These strong alternatives to the popular languages are gaining steam -- and may be the perfect fit for your next project
Stories by Peter Wayner
Apple's new programming language modernizes iOS development by synthesizing great ideas invented elsewhere
Hot or not? From the Web to the motherboard to the training ground, get the scoop on what's in and what's out in app dev.
Massive leaps in computing power, hidden layers, hardware backdoors -- encrypting sensitive data from prying eyes is more precarious than ever
The tech world has always been long on power and short on thinking about the ramifications of this power. If it can be built, there will always be someone who will build it without contemplating a safer, saner way of doing so, let alone whether the technology should even be built in the first place. The software gets written. Who cares where and how it's used? That's a task for somebody in some corner office.
Slow startup times, null pointers, security flaws -- Java's ongoing success leaves plenty to complain about
If hitting a target is hard and hitting a moving target is even harder, then creating a new hit technology is next to impossible because the shape and nature of the target morphs as it moves. Think of building a swish new laptop just as laptops are heading out of favor, or a must-have mobile app just as smartphones plateau, or a dynamite tablet experience just as the wearable future takes hold.
Cloud-based back ends for mobile applications combine key services with varying degrees of complexity
Programmers love to sneer at the world of fashion where trends blow through like breezes. Skirt lengths rise and fall, pigments come and go, ties get fatter, then thinner. But in the world of technology, rigor, science, math, and precision rule over fad.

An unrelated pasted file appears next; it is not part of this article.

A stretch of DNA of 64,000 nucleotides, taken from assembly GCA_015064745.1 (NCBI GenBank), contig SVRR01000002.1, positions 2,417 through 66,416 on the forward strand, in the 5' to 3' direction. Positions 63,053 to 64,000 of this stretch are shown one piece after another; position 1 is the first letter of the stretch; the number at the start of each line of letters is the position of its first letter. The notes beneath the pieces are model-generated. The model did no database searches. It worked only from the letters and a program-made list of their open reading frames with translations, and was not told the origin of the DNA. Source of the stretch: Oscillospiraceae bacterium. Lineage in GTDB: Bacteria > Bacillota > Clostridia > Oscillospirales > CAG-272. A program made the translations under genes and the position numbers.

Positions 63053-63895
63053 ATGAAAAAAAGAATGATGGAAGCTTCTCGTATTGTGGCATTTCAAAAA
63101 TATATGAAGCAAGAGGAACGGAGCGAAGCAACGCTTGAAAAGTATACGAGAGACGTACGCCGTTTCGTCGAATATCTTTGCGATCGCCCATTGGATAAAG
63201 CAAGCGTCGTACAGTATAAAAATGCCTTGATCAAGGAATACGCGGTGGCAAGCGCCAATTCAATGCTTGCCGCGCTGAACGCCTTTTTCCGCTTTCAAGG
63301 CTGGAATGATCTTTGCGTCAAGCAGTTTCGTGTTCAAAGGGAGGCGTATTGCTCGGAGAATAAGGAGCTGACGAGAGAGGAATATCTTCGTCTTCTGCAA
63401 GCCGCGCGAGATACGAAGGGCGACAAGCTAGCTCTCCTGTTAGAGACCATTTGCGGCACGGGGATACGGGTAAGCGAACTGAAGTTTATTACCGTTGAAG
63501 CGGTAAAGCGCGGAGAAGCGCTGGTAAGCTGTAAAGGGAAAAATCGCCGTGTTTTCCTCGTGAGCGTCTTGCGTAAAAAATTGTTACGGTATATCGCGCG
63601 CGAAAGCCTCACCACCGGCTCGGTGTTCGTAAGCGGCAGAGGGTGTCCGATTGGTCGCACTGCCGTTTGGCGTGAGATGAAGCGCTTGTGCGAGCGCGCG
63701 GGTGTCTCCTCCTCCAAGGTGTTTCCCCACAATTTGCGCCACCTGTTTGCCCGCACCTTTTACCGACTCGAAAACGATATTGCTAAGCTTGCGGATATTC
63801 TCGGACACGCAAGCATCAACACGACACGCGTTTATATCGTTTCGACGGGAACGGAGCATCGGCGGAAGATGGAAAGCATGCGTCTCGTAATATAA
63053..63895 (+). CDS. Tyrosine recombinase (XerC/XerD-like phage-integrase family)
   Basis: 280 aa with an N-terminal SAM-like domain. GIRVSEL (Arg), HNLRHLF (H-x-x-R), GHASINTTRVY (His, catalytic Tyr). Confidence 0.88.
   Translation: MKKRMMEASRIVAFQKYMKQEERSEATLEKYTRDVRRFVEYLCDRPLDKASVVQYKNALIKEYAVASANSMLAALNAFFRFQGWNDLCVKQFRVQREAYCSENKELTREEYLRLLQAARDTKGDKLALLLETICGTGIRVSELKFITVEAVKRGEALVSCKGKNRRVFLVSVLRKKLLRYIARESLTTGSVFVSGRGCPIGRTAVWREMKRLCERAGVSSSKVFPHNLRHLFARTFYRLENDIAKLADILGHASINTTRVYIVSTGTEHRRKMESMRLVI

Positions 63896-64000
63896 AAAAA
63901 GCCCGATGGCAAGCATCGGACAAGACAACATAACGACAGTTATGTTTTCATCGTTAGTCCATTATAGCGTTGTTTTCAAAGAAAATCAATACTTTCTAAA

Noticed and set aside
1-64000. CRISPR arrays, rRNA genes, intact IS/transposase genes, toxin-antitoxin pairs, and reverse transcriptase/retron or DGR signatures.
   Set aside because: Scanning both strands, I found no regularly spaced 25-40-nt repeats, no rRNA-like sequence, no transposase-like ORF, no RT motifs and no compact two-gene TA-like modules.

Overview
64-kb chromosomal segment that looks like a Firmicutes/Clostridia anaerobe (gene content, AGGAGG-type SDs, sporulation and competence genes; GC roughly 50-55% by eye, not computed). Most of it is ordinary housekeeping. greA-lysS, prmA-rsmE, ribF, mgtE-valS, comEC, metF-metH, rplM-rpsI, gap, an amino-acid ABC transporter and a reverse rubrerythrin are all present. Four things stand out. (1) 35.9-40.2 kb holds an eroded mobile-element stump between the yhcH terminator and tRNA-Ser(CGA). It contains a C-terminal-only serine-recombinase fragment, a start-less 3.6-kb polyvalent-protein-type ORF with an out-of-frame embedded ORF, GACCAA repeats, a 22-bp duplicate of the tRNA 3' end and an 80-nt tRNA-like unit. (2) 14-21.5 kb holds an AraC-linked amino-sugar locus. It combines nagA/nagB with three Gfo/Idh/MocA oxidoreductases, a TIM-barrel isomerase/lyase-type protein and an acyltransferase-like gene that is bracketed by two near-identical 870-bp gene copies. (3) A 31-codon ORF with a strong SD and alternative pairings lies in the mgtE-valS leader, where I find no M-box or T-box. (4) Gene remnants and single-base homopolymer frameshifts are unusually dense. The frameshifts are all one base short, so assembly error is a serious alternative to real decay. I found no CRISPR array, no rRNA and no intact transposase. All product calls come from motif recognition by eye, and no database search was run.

Making the most of this powerful MapReduce platform means mastering a vibrant ecosystem of quickly evolving code
A bazillion years ago in Internet time (aka 1995), Brendan Eich, Marc Andreessen, and the rest of Netscape looked at the World Wide Web and saw a sparsely tagged world of static documents -- a computational desert where a programmer's seed could find no purchase.
It's easy to forget the value of any given technology once its buzz has arced across our collective consciousness and died a fiery death beyond the hype horizon. Take Cobol, that "Mad Men"-era relic -- just like fish past its prime, as the hipster tech pundits say: worthless, smelly, out of date, bad for you. Java may be the next enterprise mainstay to find itself on the ropes of "relevance."
Low-cost marketing, hard bargains, keeping competitors in check -- profiteering abounds in the open source community
Coding mobile apps becomes faster and easier with these revolutionary tools and Cloud services
HTML5 heralds some nifty new features and the potential for sparking a Web programming paradigm shift, and as everyone who has read the tech press knows, there is nothing like HTML5 for fixing the Internet. Sprinkle some HTML5 into your code, and your websites will be faster and fancier -- it'll make your teeth white, too. But the reality of what HTML5 can do for those seeking native-app performance on the Web falls short of the hype.